To niche or not to niche your blog

When I started blogging, I looked around to see what the experts recommended and, time after time, they said to have a focus for my blog. Write about one topic. One. Have a niche for your blog and you’ll get an audience that knows what to expect and that will respect your blog.

So, I did. My blog focuses on writing, books and reading. That’s it…ahem. I do comment on my daily life from time to time and tell readers about my dogs and other funny bits, but the majority of my posts are on topic. I try to follow their advice but, now, after a while, I started wondering…is that good advice?

Here‘s a post by Jessica Lawlor who argues against the ‘experts’ and leaves her blog unfocused.

What do you think? Is that a necessity for a blog? Do you as a reader turn away if you find a post that’s not on topic? Is that too rigid? Do you follow that idea with your own blog or are you more relaxed about it?

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41 thoughts on “To niche or not to niche your blog

  1. A blog is supposed to be a fun place to let your thoughts flow, no matter what the subject might be πŸ˜€ I think you have to decide as an individual what suits you best and how you want your blog to be. I don’t think what experts say on it should matter, they aren’t you and they aren’t your readers.

    I personally love the posts you write about your dogs, for example πŸ˜€ But then I also really enjoy your writing posts!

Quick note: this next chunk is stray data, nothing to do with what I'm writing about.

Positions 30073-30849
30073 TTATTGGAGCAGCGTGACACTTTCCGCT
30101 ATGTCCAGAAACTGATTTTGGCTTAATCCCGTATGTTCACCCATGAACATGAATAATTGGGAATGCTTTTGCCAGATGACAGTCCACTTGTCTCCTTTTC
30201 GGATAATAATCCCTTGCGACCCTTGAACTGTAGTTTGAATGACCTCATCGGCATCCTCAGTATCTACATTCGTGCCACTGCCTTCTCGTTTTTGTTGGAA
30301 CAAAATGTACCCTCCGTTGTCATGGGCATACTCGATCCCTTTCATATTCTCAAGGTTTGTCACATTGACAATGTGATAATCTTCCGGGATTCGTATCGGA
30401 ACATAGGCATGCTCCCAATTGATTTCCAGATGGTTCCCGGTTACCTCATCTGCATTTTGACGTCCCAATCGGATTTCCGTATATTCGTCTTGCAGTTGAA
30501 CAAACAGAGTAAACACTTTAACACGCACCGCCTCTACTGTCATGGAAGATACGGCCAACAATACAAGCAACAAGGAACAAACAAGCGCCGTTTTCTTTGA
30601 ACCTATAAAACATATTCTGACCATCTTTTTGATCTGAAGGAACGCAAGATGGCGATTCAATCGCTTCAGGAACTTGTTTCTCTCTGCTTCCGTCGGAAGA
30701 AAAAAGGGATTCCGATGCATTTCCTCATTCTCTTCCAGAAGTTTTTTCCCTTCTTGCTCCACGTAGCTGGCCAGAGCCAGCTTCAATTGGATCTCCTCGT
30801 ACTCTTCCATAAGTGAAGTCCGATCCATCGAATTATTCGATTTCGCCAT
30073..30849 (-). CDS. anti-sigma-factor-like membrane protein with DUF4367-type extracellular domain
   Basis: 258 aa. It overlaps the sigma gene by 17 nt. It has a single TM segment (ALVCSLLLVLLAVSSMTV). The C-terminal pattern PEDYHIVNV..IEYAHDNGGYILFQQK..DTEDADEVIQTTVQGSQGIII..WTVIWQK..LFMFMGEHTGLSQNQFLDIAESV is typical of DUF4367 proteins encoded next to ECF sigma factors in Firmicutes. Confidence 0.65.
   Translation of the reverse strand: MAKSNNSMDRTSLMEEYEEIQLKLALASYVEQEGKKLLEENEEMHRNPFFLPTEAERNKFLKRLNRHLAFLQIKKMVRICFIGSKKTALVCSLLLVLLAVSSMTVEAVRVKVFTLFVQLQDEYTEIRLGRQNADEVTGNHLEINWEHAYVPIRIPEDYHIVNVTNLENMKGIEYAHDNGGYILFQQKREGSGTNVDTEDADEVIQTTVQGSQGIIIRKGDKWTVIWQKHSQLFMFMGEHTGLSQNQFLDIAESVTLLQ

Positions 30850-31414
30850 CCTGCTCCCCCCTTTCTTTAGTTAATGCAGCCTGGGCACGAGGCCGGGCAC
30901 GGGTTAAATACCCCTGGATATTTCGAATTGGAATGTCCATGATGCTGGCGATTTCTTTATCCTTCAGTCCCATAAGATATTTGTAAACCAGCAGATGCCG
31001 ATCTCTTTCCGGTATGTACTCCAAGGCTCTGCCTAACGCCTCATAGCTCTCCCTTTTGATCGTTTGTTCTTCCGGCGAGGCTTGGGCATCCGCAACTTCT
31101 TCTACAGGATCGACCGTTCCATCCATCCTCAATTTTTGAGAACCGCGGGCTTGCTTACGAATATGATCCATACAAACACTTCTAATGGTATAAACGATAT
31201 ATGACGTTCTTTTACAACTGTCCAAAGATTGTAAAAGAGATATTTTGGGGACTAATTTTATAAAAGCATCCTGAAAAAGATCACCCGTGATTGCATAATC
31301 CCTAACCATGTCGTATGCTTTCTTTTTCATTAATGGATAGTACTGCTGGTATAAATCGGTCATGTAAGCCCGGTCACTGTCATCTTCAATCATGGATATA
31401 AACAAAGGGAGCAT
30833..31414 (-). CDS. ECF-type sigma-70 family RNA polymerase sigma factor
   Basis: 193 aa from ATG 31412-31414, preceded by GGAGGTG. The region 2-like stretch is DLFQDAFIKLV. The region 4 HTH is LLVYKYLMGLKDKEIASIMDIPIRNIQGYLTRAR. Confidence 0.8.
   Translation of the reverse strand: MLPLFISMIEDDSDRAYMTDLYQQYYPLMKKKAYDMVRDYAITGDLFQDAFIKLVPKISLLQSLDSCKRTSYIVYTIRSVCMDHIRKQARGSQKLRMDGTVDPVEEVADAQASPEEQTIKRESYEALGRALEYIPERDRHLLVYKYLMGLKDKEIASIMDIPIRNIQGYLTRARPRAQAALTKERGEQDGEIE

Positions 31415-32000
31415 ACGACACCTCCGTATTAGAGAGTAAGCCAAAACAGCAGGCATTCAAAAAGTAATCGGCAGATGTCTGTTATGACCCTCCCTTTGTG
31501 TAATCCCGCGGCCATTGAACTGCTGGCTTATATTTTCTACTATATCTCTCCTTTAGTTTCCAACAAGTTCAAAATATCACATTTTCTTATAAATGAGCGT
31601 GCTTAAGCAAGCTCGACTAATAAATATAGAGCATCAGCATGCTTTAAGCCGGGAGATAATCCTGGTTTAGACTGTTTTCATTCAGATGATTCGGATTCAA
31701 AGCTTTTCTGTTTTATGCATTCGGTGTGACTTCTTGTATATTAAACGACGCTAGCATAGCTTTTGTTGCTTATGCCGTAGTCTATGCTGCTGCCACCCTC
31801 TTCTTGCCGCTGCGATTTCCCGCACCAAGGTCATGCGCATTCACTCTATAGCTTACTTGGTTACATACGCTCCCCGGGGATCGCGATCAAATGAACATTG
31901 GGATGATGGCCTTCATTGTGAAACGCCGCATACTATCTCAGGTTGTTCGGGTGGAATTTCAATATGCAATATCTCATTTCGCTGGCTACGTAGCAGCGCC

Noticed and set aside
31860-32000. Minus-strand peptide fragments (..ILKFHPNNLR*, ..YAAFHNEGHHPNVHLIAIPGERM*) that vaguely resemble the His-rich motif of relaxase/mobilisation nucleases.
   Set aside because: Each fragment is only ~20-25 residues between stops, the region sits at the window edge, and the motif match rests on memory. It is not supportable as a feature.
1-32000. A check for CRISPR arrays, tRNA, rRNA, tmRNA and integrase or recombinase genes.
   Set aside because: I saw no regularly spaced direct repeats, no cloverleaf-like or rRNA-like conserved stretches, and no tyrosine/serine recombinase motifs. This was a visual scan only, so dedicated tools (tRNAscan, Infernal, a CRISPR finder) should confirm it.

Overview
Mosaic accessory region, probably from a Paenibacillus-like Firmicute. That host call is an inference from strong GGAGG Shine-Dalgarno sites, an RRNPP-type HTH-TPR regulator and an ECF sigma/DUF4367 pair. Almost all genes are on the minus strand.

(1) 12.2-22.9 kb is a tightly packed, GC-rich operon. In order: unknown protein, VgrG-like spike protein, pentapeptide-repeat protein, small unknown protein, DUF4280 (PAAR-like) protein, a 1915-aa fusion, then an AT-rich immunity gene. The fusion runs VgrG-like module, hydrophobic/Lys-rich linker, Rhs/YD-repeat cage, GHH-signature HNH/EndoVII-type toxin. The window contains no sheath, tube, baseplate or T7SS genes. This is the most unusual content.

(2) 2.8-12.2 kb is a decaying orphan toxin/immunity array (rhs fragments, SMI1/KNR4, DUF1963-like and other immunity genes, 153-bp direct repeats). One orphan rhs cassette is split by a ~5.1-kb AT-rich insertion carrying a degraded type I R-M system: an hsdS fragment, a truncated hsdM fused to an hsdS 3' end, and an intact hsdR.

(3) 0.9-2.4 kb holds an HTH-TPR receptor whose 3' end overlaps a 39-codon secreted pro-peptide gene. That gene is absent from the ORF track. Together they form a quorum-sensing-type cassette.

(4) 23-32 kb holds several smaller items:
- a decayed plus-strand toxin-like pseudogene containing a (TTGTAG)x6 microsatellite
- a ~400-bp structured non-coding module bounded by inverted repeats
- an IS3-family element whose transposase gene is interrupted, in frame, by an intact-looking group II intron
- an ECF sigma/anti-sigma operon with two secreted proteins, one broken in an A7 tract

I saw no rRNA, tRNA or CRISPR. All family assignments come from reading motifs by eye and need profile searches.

• Actually, looking at my blog, I do only blog about writing and reading πŸ˜€ But then, that’s only ’cause it suits me as a person πŸ™‚

        There are some writer’s blogs I follow who post 90% about their life, but I still follow their blogs because it’s nice to connect with others.

  2. I think blogs with more variety are more appealing to me personally. It can focus on one topic, but I’d prefer if the topic were broad. Like my blog? It’s about me. I’m a singular topic. But I’m all pretty varied in what that entails for my blog. I’m one-part Army, one-part writer, one-part photographer, one-part traveler, one-part opinionated shithead, one-part a million other things…

    Blogs that focus too much on one little tiny aspect of something actually bore me. And I actually get excited when a very focused blog posts something “off-topic.” I feel like it gives me a glimpse at the real person behind the blog and not just some weird blog robot or something haha.

  3. My niche was a multi niche from starters, as my blog is called “Science Fiction, Transmedia & Fandom” which are my primary fields of research (with gender studies being included on a regular basis). I am lucky that my leisure activities and my research ones are similar enough that I can write reviews in between talking about my projects and that it loosely fall in the same big and plural niche. I didn’t expect children media to become so important, but it works. In the end you could say that I have a niche and yet not one, as I don’t focus on one single thing or field. I think that the blog reflecting who you are and what you do is the most important element.

  4. My blog is pretty broad and bit scattered. Every time I make an attempt to narrow it down it seems to resist. I guess that’s just the way my mind works. People who have a great idea for a narrowly focused blog should follow it. For the most part, though, I think a blog should be built around what the blogger wants to achieve and the way their mind works.